A Look Behind The Scenes Of The Elite Training At Denver Fire

A Look Behind The Scenes Of The Elite Training At Denver Fire

I braved the snow in Colorado to shoot some new training for the work we’re doing on the Training Zone and also filmed some talented runners and soccer players putting our Hip & Core System to good use.

In the process, I also got to catch up with our friends at Fire House 5 in Denver. They are a remarkable group of guys who look at their training differently. You can see what I mean in the video we threw together:



I got a great workout, which is always a plus while traveling. But it also made me realize that what we call “functional training” probably isn’t all that functional. I think it’s great that we’ve embraced multi-joint movements and using the full kinetic chain because that is how we function.

Although, the problem I see is that we’ve put exercise far too deep in a box of form and technique. We’ve established rigid norms for movement, and when we get outside of that, we believe we’re teetering on a catastrophic injury.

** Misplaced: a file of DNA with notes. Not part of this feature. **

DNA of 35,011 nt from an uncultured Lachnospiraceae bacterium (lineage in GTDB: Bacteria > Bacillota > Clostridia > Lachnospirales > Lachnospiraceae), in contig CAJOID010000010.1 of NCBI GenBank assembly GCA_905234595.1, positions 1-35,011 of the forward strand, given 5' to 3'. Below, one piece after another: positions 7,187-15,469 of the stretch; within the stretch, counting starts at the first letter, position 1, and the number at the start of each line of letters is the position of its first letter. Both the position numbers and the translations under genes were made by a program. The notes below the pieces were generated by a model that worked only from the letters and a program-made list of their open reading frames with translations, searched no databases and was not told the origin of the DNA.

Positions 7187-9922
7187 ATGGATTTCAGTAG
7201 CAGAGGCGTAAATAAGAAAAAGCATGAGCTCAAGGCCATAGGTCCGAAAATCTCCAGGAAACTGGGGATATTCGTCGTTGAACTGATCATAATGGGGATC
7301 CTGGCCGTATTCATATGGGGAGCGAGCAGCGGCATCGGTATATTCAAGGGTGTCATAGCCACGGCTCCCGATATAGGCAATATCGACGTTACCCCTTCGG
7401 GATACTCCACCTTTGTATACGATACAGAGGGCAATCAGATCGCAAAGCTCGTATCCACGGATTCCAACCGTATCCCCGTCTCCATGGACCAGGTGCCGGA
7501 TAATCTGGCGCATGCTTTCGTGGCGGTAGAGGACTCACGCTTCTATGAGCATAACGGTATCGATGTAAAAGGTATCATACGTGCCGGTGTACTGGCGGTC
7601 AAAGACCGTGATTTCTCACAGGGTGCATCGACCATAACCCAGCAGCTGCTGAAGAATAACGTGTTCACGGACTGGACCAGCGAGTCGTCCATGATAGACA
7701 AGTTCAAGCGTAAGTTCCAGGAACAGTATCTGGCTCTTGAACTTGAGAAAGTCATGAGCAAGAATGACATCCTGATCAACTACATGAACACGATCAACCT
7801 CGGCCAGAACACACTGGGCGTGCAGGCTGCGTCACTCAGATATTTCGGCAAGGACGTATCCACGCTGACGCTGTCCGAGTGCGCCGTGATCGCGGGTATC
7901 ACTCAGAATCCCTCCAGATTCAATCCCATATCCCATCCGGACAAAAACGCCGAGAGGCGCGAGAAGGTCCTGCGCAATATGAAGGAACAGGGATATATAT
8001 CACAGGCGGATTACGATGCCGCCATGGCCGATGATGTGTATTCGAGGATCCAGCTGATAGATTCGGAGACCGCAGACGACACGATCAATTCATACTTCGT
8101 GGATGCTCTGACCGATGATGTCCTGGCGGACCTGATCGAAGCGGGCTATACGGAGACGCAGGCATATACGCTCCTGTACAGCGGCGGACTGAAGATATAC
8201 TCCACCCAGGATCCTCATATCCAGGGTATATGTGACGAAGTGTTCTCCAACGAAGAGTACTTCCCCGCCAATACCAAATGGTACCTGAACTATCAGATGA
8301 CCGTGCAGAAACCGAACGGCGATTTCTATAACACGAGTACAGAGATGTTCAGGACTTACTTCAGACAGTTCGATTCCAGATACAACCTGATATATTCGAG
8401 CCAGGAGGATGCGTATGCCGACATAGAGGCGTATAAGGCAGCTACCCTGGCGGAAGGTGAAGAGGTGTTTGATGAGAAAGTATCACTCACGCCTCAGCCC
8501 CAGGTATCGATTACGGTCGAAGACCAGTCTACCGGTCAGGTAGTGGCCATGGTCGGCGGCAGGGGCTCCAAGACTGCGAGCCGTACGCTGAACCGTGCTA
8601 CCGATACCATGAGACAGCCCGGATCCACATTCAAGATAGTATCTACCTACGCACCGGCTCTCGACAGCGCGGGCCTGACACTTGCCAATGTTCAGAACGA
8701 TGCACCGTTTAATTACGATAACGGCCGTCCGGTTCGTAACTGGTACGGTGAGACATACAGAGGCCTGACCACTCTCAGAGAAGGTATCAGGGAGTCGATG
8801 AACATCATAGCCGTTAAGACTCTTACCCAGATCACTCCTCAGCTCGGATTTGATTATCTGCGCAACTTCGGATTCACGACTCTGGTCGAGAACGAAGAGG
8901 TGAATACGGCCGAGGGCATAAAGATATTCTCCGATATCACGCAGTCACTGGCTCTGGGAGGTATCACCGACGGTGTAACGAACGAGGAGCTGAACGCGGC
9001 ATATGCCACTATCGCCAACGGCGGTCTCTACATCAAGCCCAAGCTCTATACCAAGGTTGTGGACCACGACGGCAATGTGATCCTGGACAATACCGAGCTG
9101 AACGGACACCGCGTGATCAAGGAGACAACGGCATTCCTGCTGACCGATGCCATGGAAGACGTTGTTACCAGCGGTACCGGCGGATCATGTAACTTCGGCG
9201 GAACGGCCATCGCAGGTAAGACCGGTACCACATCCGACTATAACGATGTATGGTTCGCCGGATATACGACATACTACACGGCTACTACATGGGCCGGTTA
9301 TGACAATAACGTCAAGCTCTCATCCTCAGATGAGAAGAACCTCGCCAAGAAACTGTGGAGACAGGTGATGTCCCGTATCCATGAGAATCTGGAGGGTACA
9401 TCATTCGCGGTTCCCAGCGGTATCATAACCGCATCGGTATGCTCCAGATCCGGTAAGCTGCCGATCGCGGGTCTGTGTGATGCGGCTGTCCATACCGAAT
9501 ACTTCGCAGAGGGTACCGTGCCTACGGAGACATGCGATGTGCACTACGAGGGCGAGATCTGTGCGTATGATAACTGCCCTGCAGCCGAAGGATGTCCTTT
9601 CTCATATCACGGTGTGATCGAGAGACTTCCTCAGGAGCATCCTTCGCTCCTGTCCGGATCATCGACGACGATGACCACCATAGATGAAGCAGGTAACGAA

I’m not saying you should throw technique to the wind. Because I think there are sound principles to lifting to optimize mechanics, and usually, when form falls apart, it’s a sign of venturing beyond our strength curve. But in life, no one taught me the correct technique for moving a couch up a flight of stairs or hopping a fence, and that’s what I see as functional.

Our bodies are robust and capable of solving movement problems. You may remember this as a kid as you took a flying leap off the playground or climbed on top of the monkey bars. But when we fit our movement in a box, we begin to lose that freedom of movement.

I believe this exploration should be incorporated into our training a bit. Learn and play new sports to add new challenges. Along with this, an occasional training day that feels more like a cage fight is probably a good thing. Slam, carry, and throw things; do some crawling, rolls, and climbing; don’t worry about getting dirty.

I used to ignore this type of training because there was no progressive overload and no way to gauge performance. But after training with Denver fire, I realized that’s how life is.

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